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Creating and Submitting Your Resume Package: From Cover Letters to Thank-You Notes

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Updated on Nov 30, 2010

YOUR RESUME IS just one of the tools you will use to ultimately land a new job. This article deals with assembling the perfect resume package, which consists of:

  • Your resume
  • Your cover letter
  • References
  • A personalized business card
  • Samples of your work (if applicable)
  • Thank-you notes

The key to creating a professional resume package is synergy when it comes to appearance and content: All the parts of the package should work together to create a greater overall effect. You should use the same paper, fonts, and typestyles when creating these documents.

Later in this chapter, methods of actually getting your resume into the right hands are explored. These methods include responding to an ad, networking, and taking advantage of career-related websites.

Writing a Cover Letter

One of the most common misconceptions among job seekers is that the resume is their primary marketing tool when looking for a job, and the cover letter is nothing more than an ancillary formality. In reality, your cover letter is as important as your resume when it comes to capturing the attention of a potential employer and selling yourself as a viable candidate for a job opening.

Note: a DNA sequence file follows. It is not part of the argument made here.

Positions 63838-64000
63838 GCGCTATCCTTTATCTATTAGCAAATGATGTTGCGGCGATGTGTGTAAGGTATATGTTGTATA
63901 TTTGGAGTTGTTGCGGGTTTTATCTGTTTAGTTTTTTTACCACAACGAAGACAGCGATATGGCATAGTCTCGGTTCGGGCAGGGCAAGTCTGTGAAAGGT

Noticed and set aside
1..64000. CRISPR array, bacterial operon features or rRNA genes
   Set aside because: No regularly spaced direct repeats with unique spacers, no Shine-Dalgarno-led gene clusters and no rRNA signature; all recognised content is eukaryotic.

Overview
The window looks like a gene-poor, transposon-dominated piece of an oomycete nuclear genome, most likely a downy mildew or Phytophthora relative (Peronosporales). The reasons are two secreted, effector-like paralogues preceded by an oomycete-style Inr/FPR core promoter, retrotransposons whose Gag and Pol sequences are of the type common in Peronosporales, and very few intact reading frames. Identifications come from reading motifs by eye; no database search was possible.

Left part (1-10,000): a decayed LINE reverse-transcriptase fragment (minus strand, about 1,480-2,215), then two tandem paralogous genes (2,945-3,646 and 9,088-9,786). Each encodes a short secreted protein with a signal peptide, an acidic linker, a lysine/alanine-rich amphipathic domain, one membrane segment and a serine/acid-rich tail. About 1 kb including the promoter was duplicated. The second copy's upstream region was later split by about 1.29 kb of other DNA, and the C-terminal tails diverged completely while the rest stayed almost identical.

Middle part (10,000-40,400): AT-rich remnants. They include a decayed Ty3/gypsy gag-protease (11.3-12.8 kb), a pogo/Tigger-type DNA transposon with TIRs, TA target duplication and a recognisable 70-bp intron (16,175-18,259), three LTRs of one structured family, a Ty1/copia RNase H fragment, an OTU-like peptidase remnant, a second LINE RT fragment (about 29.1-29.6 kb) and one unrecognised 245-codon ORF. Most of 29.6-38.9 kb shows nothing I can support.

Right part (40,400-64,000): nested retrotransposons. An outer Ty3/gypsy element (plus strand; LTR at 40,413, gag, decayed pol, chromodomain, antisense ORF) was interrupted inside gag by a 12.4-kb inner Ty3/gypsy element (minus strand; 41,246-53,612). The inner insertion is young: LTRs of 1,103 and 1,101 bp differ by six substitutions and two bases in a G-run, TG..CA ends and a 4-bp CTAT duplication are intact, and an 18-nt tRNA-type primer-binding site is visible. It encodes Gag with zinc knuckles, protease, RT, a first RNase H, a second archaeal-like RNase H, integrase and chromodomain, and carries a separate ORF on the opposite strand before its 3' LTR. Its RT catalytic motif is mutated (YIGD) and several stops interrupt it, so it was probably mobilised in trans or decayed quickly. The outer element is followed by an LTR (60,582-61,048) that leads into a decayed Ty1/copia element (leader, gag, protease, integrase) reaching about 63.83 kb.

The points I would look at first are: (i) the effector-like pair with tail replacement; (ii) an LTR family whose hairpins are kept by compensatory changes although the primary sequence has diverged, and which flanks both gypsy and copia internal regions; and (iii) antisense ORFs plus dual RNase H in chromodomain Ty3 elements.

Because e-mail, faxes, and other written correspondence have become the primary methods of communication in today's business world, many employers rely on the cover letter to evaluate a candidate's ability to communicate in writing. Virtually all employers put great value on an applicant with strong written and oral communication skills. After all, a resume is typically a series of bulleted lists and short sentences, but a cover letter represents an actual writing sample.

Unless you first impress an employer with your cover letter, many HR professionals won't bother to read your resume. Thus, there's a chance your cover letter will be your only opportunity to convince a potential employer that you are a viable job candidate. Both the wording and the overall appearance of your cover letter should complement your resume.

Your cover letter should not duplicate too much information that's already in your resume. Use your one-page cover letter as a marketing tool designed to:

  • Introduce yourself
  • State the specific job for which you're applying
  • Seize the reader's attention
  • Pique the reader's interest
  • Convey information about yourself that's not in your resume
  • Briefly demonstrate your skills and accomplishments
  • Convince the reader to read your resume
  • Ask the reader for an action to be taken

Every cover letter should highlight things about you that are of direct interest to the recipient. Before sending a resume and cover letter to an employer, you must first develop an overall message and package to market yourself. This package should be synergistic.

As previously mentioned, the envelope, stationery, ink color, typestyle, and font should all match, and each piece in your resume package should work together to promote you—the applicant. Every aspect of your overall package can affect the decision to invite you in for an interview or not.

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